Dassault Systèmes made an intriguing announcement this morning. Alongside the Q4 and 2010 year earning (if you’re interested revenue growth of 20% to €1.56 billion; new licenses revenue up 30%), there was an announcement from BMW, extending the deals already announced around a year ago concerning Catia and Simulia.
BMW has signed up for V6 as the backbone for development of its future electrical, electronics, and embedded software (E/E) architecture of its cars. According to the release, the Architecture, Integration and Design for Automotive Project (AIDA), will see BMW implement a “seamless collaborative process to connect the various constituents and actors of the E/E process, putting BMW’s customers’ values at the centre of the innovation process. By leveraging Dassault Systèmes’ V6 to create a single IP reference, BMW will link customer requirements to implementable functions in the car, while defining the logical architecture of the systems and releasing the physical expression in form of hardware and software.”
It continued with “BMW will leverage the V6 solution to manage the future complexity of embedded systems in the car by providing a master architecture for all car derivations and enabling a constant modernisation of car functions. The re-use of functions and the separation of hardware and software components in the development process will help BMW gain significant cost savings in the E/E domain.”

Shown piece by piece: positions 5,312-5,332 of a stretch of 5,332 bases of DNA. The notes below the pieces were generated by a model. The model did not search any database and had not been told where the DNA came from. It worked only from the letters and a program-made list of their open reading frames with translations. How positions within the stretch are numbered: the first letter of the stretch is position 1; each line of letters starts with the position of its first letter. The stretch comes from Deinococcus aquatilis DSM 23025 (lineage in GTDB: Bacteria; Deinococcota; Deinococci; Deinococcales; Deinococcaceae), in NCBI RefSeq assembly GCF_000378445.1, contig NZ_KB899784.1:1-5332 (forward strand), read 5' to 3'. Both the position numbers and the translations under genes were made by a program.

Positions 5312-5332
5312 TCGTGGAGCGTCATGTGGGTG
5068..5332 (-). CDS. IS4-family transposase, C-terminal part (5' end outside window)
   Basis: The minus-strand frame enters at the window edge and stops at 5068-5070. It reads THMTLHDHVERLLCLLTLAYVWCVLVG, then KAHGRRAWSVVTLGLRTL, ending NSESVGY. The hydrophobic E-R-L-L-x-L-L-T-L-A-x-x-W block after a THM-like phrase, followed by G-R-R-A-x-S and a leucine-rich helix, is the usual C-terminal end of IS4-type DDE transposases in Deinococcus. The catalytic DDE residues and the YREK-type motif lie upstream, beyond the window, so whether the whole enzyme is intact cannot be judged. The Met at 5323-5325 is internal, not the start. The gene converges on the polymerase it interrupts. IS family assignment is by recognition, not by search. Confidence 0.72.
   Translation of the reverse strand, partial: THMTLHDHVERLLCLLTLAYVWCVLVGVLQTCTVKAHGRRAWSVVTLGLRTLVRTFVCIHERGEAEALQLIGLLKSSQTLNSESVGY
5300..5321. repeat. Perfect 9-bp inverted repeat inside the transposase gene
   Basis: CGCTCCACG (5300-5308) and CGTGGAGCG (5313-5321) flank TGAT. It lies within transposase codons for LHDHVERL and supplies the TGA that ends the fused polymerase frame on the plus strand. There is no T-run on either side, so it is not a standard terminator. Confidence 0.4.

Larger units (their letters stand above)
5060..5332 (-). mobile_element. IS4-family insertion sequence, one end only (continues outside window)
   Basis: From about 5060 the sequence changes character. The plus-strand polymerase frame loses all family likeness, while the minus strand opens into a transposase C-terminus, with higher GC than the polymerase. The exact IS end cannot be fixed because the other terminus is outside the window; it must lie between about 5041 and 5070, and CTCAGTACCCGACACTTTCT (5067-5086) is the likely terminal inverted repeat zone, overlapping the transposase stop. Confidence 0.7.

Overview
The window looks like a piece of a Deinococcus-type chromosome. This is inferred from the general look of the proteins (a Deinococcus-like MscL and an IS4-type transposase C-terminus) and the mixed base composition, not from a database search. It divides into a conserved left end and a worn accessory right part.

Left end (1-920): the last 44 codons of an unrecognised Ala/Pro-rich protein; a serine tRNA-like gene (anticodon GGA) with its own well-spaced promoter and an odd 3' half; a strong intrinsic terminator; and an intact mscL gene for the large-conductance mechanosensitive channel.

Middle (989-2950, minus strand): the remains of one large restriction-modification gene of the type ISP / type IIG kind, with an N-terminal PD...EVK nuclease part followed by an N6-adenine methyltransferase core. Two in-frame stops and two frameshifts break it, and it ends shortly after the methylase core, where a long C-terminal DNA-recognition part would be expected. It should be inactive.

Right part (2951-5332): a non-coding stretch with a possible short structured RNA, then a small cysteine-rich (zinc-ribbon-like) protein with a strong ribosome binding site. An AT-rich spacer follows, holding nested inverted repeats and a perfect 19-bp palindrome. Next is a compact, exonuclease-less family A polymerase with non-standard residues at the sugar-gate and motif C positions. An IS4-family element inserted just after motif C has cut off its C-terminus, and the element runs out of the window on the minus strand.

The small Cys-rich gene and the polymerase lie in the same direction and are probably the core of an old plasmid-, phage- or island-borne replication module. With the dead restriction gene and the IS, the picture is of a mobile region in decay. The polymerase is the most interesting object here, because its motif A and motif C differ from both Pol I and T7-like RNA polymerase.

DS has been making some serious moves in the systems engineering space over the few years to get into this field and bring it all under the same PLM umbrella and allow customers to manage almost everything associated with complex products from within the same environment. Looking back over the last year, one of the most significant moves that seemed to have slipped by unnoticed was DS’s acquisition of Geensoft, which brought them tools to model and generate vehicle control system software.
Signing a 10 year deal with BMW is a solid validation of the work it’s been doing.
It certainly is an interesting time in the automotive world. As we’ve said only recently, vehicles are shifting away from fossil fuel based systems that have been the status quo since 1885 (Mr Ford was well behind the times) and into brand new territory. Looking at what BMW are doing, their current concepts are a radical shift away and the vehicles they have now are going to look dated and practically pre-historical if any of its plans make it to production. There’s also huge co-operative work at play in the automotive world. BMW is working with French car maker Peugeot to develop new hybrid drive systems and this is just the tip of the iceberg (note: PSA is also a DS house in many respects).
For once, the release also contained a quote from a software executive that pretty much sums up how I feel about the subject. Dominique Florack, senior executive vice president, products – R&D at Dassault Systèmes said “The car of the future cannot be built with the processes and tools from the past.”
Couldn’t have put it better myself.